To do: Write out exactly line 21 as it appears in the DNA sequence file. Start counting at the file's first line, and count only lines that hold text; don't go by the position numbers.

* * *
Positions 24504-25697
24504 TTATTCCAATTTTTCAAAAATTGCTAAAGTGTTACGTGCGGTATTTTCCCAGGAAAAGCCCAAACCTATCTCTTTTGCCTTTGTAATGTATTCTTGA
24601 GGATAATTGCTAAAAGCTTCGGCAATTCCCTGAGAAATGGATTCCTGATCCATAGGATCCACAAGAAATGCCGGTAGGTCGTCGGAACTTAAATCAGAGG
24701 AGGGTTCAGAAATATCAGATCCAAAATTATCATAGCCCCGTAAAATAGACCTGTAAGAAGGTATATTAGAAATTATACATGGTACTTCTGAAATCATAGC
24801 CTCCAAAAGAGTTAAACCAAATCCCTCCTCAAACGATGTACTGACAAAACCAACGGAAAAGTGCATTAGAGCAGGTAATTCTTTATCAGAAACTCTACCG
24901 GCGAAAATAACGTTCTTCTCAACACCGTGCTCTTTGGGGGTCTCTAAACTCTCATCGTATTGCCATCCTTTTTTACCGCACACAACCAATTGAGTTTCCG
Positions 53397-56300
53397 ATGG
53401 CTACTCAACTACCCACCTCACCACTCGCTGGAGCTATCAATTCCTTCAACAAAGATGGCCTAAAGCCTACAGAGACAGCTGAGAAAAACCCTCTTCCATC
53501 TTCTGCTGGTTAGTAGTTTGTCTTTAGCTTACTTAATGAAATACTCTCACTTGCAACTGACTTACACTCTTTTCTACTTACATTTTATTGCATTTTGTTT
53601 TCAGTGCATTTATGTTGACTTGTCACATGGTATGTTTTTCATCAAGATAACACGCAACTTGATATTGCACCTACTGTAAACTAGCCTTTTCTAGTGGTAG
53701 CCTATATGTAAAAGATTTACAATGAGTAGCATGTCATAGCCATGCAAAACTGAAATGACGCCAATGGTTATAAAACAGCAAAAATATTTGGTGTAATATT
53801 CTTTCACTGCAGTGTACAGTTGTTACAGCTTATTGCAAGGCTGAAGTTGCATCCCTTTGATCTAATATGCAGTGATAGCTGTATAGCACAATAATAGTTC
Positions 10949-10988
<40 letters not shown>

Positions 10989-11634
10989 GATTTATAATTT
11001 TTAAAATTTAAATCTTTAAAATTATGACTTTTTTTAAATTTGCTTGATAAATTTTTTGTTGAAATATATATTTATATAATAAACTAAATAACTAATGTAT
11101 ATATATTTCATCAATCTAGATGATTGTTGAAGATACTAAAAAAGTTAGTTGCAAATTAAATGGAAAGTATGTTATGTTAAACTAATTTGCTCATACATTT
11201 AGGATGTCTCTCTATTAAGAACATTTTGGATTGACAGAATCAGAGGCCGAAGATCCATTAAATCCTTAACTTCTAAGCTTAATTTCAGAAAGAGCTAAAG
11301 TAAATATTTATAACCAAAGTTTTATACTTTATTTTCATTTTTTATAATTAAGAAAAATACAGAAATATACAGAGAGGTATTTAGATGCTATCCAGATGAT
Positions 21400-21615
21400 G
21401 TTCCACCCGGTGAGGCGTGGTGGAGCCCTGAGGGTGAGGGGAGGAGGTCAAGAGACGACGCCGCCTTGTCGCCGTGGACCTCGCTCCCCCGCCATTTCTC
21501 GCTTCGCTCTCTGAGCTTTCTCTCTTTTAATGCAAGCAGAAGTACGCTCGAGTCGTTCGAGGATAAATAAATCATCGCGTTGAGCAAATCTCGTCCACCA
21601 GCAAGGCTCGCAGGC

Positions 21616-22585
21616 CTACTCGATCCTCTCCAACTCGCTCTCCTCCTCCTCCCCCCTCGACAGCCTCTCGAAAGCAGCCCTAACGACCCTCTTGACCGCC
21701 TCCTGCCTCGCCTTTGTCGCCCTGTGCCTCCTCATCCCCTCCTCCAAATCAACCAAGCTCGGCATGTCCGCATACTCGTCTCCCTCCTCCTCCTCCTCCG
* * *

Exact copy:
11301 TAAATATTTATAACCAAAGTTTTATACTTTATTTTCATTTTTTATAATTAAGAAAAATACAGAAATATACAGAGAGGTATTTAGATGCTATCCAGATGAT